“The Bardi example is a constant benchmark for all I do - I learned that if we look deep enough, experience enough, learn enough and are humble enough to acknowledge our limitations, and work with local experts who know so much more than us then perhaps we can come upon solutions to the current man made ecological oceans crises that otherwise will escape us.

“Bardi tropical fisheries management systems are still out there waiting to be adopted - the dedicated seasonal pursuit of omega three fatty acids that their system promotes also avoids the spawning period of many species of fish. The motivations for community nutrition and preservation of the ecosystem services they depend on are equally weighted.

“Tropical and semi tropical fisheries across the world have the same inverse relationship between omega three fatty acid accumulation and spawning, yet so-called modern fisheries have yet to adopt such intelligent measures for fisheries management. The costs and the solutions are apparent - what is missing is commitment, and perhaps that requires a conversion in places of power to the rational belief that places human beings back in the natural world.”

Dr Rouja says he is “incredibly grateful” for the perspective his Bardi family shared with him.

“Sea Keepers is an important collection of committed people who are connected to, and care about, the oceans.

“Being invited to address them as a trusted sanctioned commentator is incredibly valuable. Being recognized among so many people I respect and consider friends is especially nice.”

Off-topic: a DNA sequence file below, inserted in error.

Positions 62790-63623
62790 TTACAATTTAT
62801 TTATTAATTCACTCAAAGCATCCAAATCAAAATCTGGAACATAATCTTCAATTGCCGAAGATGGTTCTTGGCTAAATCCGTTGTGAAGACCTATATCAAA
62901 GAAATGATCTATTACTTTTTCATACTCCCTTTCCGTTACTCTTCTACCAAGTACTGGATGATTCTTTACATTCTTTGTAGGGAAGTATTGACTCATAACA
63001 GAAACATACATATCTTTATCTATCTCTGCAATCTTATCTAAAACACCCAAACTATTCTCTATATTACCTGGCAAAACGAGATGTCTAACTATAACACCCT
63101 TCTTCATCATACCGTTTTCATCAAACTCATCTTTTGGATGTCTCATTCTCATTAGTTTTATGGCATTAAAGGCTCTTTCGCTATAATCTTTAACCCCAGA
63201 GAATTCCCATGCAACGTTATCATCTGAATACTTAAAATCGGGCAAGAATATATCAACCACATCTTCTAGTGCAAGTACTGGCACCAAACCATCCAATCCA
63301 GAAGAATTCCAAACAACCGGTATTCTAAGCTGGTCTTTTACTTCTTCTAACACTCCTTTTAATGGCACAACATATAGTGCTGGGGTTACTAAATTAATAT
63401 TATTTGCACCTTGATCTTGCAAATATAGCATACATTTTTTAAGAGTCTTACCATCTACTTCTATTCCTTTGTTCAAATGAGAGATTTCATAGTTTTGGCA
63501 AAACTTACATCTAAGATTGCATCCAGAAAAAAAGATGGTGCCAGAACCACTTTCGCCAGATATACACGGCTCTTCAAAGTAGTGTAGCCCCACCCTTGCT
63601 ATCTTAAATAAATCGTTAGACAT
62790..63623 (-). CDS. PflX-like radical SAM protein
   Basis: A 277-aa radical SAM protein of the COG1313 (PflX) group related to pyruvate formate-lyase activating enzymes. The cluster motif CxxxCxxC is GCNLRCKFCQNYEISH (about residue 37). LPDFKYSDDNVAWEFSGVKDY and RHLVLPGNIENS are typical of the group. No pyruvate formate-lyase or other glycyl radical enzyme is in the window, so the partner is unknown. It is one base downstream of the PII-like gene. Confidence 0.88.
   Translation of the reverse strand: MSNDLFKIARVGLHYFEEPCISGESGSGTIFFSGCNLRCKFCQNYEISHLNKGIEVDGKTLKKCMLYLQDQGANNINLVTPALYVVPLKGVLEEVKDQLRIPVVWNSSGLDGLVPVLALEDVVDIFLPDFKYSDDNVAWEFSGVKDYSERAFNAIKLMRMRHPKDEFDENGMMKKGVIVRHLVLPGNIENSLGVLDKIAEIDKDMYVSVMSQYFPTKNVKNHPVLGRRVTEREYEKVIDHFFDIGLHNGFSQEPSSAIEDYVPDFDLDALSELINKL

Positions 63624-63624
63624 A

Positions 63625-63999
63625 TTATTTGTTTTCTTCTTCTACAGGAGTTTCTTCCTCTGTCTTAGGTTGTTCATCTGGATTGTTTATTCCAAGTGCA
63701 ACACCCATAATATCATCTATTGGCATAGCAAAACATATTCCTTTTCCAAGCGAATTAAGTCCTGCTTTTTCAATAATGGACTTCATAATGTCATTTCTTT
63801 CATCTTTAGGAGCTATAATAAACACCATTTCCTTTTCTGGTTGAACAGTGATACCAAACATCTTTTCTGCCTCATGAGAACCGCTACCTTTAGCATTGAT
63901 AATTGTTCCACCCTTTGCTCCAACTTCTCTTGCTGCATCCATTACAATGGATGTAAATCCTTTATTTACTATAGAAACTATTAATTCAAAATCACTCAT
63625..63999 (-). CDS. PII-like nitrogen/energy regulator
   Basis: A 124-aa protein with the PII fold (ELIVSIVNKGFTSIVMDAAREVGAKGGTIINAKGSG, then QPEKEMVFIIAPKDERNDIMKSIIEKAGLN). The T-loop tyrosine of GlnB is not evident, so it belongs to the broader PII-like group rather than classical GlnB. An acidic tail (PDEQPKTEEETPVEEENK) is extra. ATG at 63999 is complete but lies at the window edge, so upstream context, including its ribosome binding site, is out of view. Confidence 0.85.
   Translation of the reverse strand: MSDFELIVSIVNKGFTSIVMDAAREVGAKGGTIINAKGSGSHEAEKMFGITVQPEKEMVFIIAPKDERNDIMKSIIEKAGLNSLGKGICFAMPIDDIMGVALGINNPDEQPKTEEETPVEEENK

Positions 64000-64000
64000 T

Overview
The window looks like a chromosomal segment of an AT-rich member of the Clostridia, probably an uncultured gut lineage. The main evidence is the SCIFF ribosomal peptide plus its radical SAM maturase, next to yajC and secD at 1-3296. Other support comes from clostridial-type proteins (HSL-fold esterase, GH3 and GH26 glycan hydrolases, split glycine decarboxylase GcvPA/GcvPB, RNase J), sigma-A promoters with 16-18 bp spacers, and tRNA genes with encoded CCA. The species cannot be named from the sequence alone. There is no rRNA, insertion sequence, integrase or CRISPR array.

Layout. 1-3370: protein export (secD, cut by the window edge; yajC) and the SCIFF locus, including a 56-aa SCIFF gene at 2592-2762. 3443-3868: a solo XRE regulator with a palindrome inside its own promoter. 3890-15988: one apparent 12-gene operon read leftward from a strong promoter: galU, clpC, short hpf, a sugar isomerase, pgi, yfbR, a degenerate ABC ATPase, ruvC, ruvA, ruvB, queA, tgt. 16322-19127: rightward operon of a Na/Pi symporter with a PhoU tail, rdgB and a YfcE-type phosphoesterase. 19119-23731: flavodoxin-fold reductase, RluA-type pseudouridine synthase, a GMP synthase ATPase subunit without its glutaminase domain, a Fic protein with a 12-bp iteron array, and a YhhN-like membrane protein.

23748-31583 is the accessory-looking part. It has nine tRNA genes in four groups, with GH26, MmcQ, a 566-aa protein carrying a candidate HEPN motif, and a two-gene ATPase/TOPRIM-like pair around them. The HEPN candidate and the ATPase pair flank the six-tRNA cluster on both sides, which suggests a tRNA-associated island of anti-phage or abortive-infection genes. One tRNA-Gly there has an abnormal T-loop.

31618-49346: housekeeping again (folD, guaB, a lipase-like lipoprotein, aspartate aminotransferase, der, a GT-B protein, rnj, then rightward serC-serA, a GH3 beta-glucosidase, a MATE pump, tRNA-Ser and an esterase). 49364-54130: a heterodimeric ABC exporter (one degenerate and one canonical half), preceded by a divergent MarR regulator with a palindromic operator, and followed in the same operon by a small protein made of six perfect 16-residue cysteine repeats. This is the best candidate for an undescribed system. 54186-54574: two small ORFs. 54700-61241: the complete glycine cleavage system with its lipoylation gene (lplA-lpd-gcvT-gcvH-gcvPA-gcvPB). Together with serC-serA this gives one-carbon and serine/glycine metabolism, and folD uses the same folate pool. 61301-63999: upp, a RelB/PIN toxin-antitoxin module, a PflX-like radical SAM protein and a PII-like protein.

Mr Moore calls him: “… a living example of the complexity of our cause.

“As an anthropologist, he helps the rest of us understand the relationship between the health of the oceans and human health.”

The 007 of Bermuda waters, Chris Flook was almost alone when he first took on the aggressive lionfish which threatened all reef life around Bermuda, and the fish populations of the western Atlantic and the Caribbean basin.

He founded the Bermuda Lionfish Project, which has brought together REEF, NOAA and domestic NGOs in the initiative to curb the highly aggressive fish populations. Now, an army of scuba enthusiasts on the island have obtained their ‘license to kill’ from the Bermuda Government in an effort to slow down this invasive species, and the project has been used as model in several Caribbean countries.

“We love the focus!” said Mr Moore. “Chris Flook as a fish behaviorist is amazing. If we had paid attention to his work back in 2007 the Lionfish situation would under control!

“We love what he is doing in the cause of understanding the challenges we are facing in the global climate change war.”

Mr Flook’s CV also includes ‘Olympian swimmer’. He got out of the pool and into the ocean to become the Bermuda Aquarium’s Collector of specimens and Dive Safety Officer, and as liaison to Bermuda for projects sponsored by BBC, National Geographic and NOAA.

Mr Moore concluded: “So, it is easy to see how complex and interrelated all of this is. Each one of the SeaKeepers of Bermuda is playing a part in our overall efforts to make the world a better place.”

Ms Benchley has a decades-long relationship with Bermuda, and she pointed to Bermudian Teddy Tucker, a legend for his ocean discoveries and depth of marine knowledge, as a role model for the SeaKeeper awards. He was the man who inspired her late husband, author Peter Benchley - best known for his book ‘Jaws’ - to write ‘The Deep’ as well as inspiring their work in marine protection. In fact: “Teddy Tucker was the original SeaKeeper of all time! For 65 years, he took scientists from around the world, ‘National Geographic’ writers and many others out on the ocean, giving his boat, his time and knowledge - spending weeks, months, years - supplying the expertise so scientists could do their research. We need thousands more like him and SeaKeepers is working on this goal.”